Thursday, May 19, 1960: Payola

Following congressional hearings the year before, eight disc jockeys (included the famous Alan Freed, left, credited with inventing the term "rock and roll") were arrested and charged with accepting money and gifts from record labels to play certain songs on their radio stations. The term "payola" is a combination of the words "pay" and "Victrola."

* More about the payola scandal: @ and @
* Alan Freed website: @
* More about Alan Freed: @
* Federal Communications Commission's payola rules (enacted in 1960): @ and @


Wednesday, May 18, 1960: The end of 'Playhouse 90'

The last original episode of "Playhouse 90" airs on CBS. It began in 1956 as 90 minutes of live drama, but by 1960 was being pre-recorded, yet it often remained more theater than television. Its notable productions included "Requiem for a Heavyweight" (the series' second show, left, written by Rod Serling), "The Miracle Worker," "The Days of Wine and Roses" and "Judgment at Nuremberg."

* Summary from Museum of Broadcast Communications (cached link): @
* Review of last episode: @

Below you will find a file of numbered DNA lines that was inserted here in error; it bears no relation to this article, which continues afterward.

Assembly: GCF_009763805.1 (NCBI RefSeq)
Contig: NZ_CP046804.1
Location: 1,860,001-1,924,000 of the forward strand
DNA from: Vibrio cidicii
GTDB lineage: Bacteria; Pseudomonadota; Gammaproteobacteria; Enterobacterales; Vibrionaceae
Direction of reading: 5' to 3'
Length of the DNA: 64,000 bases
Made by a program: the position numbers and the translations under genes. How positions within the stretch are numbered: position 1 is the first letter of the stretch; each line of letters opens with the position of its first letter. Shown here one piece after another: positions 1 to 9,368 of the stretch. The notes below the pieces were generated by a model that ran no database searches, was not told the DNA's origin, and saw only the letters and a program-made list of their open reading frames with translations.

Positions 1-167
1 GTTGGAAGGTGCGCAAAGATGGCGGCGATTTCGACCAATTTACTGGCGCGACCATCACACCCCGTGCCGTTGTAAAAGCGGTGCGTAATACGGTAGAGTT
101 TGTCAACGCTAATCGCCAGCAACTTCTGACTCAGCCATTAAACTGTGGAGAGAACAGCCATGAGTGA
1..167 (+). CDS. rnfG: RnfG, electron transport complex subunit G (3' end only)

* More about Rod Serling: @ (cached link) and @ and @
* Watch "The Plot to Kill Stalin": @ (Part 1) and @ (Part 2)


Monday, May 16, 1960: The first working laser

Thomas Maiman (left), working at Hughes Research Laboratory in Malibu, California, succeeds in "firing" a device that produces a very narrow, very powerful beam of light. The breakthrough takes place amid a "laser race," as scientists elsewhere were working along similar lines at the time. Laser stands for Light Amplification by Stimulated Emission of Radiation.

* Short summary: @
* How a laser works: @
* American Institute of Physics online exhibit: @
* History of Bell Labs' work: @
* 50 facts about lasers: @

Monday, May 16, 1960: Paris summit falls apart

The mood of the meeting among the leaders of the United States, Soviet Union, USSR, Britain and France almost immediately turns hostile as Soviet leader Khrushchev, left, demands the U.S. apologize for the U-2 incident (see May 1, 5, 7, 11). Not only does U.S. President Eisenhower refuse to do so, he accuses Khrushchev of trying to sabotage the entire summit, which was to have taken up the issues of disarmament, East-West tensions and Berlin and the fate of Germany. Khrushchev withdraws his invitation for Eisenhower to visit the USSR.